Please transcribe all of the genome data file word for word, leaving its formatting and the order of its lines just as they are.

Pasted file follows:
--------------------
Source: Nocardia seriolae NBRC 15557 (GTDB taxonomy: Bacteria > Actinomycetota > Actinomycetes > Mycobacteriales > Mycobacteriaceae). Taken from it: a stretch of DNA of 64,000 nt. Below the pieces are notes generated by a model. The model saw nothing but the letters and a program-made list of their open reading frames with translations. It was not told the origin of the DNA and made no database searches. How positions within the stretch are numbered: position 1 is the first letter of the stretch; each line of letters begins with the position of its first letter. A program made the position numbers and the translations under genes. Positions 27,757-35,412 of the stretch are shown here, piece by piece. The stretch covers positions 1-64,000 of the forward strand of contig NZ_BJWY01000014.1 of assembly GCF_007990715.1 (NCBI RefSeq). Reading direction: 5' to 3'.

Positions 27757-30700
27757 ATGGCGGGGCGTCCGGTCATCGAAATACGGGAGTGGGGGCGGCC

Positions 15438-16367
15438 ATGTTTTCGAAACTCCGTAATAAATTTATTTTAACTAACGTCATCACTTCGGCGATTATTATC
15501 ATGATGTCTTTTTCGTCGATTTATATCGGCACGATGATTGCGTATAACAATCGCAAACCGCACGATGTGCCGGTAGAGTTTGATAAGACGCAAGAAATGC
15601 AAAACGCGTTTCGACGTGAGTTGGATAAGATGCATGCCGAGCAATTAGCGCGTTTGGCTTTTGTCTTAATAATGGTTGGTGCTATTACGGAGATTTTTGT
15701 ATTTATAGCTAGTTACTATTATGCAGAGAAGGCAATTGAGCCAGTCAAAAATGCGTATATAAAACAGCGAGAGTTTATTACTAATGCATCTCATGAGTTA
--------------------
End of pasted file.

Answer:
Source: Nocardia seriolae NBRC 15557 (GTDB taxonomy: Bacteria > Actinomycetota > Actinomycetes > Mycobacteriales > Mycobacteriaceae). Taken from it: a stretch of DNA of 64,000 nt. Below the pieces are notes generated by a model. The model saw nothing but the letters and a program-made list of their open reading frames with translations. It was not told the origin of the DNA and made no database searches. How positions within the stretch are numbered: position 1 is the first letter of the stretch; each line of letters begins with the position of its first letter. A program made the position numbers and the translations under genes. Positions 27,757-35,412 of the stretch are shown here, piece by piece. The stretch covers positions 1-64,000 of the forward strand of contig NZ_BJWY01000014.1 of assembly GCF_007990715.1 (NCBI RefSeq). Reading direction: 5' to 3'.

Positions 27757-30700
27757 ATGGCGGGGCGTCCGGTCATCGAAATACGGGAGTGGGGGCGGCC

Positions 15438-16367
15438 ATGTTTTCGAAACTCCGTAATAAATTTATTTTAACTAACGTCATCACTTCGGCGATTATTATC
15501 ATGATGTCTTTTTCGTCGATTTATATCGGCACGATGATTGCGTATAACAATCGCAAACCGCACGATGTGCCGGTAGAGTTTGATAAGACGCAAGAAATGC
15601 AAAACGCGTTTCGACGTGAGTTGGATAAGATGCATGCCGAGCAATTAGCGCGTTTGGCTTTTGTCTTAATAATGGTTGGTGCTATTACGGAGATTTTTGT
15701 ATTTATAGCTAGTTACTATTATGCAGAGAAGGCAATTGAGCCAGTCAAAAATGCGTATATAAAACAGCGAGAGTTTATTACTAATGCATCTCATGAGTTA